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Fraser: The lowdown on the controversial goal on Stalock

Kerry Fraser
4/29/2014 1:23:20 PM
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Got a question on rule clarification, comments on rule enforcements or some memorable NHL stories? Kerry wants to answer your emails at cmonref@tsn.ca.

Hi Kerry,

I am sure you will get a ton of emails on this one. Last night, the Kings went up 2-1 on the Sharks around eight minutes remaining. My question with this goal - Is Justin Williams allowed to hit the goalie with his stick? Can't this be considered goalie interference?

I am a Ducks fan waiting to see my next opponent. I really think the Sharks were cheated here.

The NHL says this type of play is non-reviewable. This excuse just seems like an easy way out from a judgment call.

Thanks,
Jake Kevari

Jake:

The L.A. Kings' 'greasy' second goal should have been disallowed by referee Chris Lee as per rule 69.6 when Justin Williams used his stick to push Alex Stalock, set in a statuesque pose, that resulted in both the puck and the toe of Stalock's left skate to cross the goal line into the net.

It appeared that the referee was purely focused on the puck that became partially visible under the left skate of Alex Stalock after the goalie made the initial save.  If referee Lee taken had taken into account the action of Justin Williams pushing Stalock from the front of the goal crease with his hockey stick or subsequently had the opportunity to utilize video review I would hope that a different decision on the play would have been rendered.

Many fans who follow me on twitter @kfraserthecall (Kings Fans perhaps?) could not comprehend that the action of Justin Williams pushing Alex Stalock with his stick became a goalie interference violation. Language contained in Rule 69 defines 'contact,' whether incidental or otherwise, to mean any contact that is made between or among a goalkeeper and attacking player(s), whether by means of a stick or any part of the body.

Some had even more difficulty accepting that Rule 69.6 applied on this play since Stalock was not knocked completely into the back of the net. Rule 69.6 reads; "In the event that a goalkeeper has been pushed into the net together with the puck by an attacking player after making a stop, the goal will be disallowed."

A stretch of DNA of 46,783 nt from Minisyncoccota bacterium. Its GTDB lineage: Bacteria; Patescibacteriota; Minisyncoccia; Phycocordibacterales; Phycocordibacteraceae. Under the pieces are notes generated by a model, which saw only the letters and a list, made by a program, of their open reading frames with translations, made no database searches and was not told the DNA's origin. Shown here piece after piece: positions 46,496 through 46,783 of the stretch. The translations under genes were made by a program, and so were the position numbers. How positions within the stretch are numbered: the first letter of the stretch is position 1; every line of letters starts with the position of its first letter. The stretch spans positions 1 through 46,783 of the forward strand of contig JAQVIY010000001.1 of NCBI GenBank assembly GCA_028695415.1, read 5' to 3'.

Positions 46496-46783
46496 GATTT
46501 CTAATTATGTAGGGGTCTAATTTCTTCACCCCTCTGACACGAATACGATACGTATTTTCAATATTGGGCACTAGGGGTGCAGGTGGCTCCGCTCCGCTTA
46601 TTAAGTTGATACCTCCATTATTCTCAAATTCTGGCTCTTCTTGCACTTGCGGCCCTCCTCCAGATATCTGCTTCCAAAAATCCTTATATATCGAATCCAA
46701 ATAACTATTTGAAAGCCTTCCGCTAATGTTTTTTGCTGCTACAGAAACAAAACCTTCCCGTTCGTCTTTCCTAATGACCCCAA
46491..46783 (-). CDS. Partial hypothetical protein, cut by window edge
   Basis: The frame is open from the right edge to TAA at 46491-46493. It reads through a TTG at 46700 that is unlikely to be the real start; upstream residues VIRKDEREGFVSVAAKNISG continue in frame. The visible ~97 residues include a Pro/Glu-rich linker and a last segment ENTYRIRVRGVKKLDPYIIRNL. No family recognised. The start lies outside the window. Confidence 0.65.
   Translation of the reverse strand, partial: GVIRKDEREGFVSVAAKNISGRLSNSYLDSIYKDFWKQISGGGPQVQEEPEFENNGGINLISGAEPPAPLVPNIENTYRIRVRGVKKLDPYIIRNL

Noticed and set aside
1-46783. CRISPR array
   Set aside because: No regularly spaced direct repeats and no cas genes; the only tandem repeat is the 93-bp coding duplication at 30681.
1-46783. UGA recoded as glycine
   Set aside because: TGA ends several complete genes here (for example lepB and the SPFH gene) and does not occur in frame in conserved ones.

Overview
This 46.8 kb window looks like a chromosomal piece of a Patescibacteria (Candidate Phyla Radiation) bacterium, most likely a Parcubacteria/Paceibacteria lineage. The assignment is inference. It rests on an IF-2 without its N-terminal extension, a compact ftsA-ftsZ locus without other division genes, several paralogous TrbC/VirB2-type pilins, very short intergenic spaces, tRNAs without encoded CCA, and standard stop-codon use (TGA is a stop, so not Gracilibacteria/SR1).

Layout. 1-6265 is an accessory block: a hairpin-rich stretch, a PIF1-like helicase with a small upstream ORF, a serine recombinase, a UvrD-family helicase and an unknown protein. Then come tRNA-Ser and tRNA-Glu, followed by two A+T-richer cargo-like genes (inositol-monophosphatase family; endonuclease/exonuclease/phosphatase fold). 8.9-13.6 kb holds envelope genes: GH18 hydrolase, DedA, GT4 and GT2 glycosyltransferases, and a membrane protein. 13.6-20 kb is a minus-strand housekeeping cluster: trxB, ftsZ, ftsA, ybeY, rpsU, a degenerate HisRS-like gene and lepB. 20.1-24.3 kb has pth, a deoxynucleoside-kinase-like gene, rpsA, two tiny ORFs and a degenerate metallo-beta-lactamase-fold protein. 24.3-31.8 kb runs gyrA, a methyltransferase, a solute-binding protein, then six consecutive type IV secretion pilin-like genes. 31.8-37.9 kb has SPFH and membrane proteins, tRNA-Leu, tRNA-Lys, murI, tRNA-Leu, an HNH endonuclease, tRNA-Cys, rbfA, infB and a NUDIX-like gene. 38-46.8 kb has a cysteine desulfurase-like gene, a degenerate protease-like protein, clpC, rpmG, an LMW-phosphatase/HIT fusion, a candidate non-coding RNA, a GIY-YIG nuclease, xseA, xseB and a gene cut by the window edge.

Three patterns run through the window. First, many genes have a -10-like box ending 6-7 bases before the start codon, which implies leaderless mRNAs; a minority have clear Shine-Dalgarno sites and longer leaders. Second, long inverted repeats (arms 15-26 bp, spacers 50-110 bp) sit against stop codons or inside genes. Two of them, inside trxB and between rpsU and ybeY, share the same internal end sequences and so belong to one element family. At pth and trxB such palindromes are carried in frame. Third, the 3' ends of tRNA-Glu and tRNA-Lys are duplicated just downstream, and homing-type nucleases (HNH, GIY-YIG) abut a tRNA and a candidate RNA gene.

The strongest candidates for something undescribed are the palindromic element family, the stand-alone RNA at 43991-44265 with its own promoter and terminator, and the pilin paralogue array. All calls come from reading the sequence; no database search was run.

To simplify this play, Alex Stalock made an initial save on his knees when Robin Regehr shot the puck from the top left side faceoff circle.  Stalock's lower body remained stationary inside the top right side of his goal crease after the puck was gobbled up in his pads. Referee Chris Lee attacked the net straddling the goal line with the whistle in a ready position near his mouth demonstrating some intent to blow the whistle and kill the play; that is until he saw the puck peek out from under Stalock's left skate blade and pad. The ref's body posture and head position indicates that he was intently focused on the puck from this moment forward. Freeze frame that visual picture in your mind for a second!

If in this moment, Justin Williams dove or crashed into Alex Stalock resulting in the puck entering the net, I would think most everyone would agree that "goalie interference" had been committed and the referee should disallow the goal. The exact same 'illegal' outcome was achieved when Justin Williams used his hockey stick to push Stalock within his goal crease and off his set-stationary position which caused both the puck and the goalie's left skate to cross the goal line and enter the net as demonstrated by the overhead net-cam shot. To disallow the goal under Rule 69.6 would be purely academic at this point had the referee been focused more on the action taking place at the front of the net as opposed to the puck. Ideally, the whistle (or intent to blow the whistle) should have been exercised once Justin Williams began pushing Alex Stalock with his stick, if not before!

Jake, video review can only be utilized in eight specific situations as listed in Rule 38.4. At the present time interference on the goalkeeper is not one of them. I have continually stated that referees must have the ability to review their initial decision whenever contact with the goalkeeper is in question. This should be initiated by the officials on the ice, the video goal judge or through a coach's challenge. However the review is initiated, I strongly recommend that a referee(s) makes the final call after personally reviewing the play in question on a monitor in the timekeeper's box. Look for expanded use of video review in some form next season.

We can only hope they get it right.

Kerry Fraser

Kerry Fraser


Kerry Fraser is an analyst for the NHL on TSN and That's Hockey 2Nite on TSN2. As one of the league's most recognizable senior referees, he's worked 1,904 NHL regular season games and 261 playoff games during his 37-year career.


Got a question on rule clarification, comments on rule enforcements or some memorable NHL stories? Kerry wants to answer your emails at cmonref@tsn.ca!


You can also follow Kerry Fraser on Twitter at @kfraserthecall!

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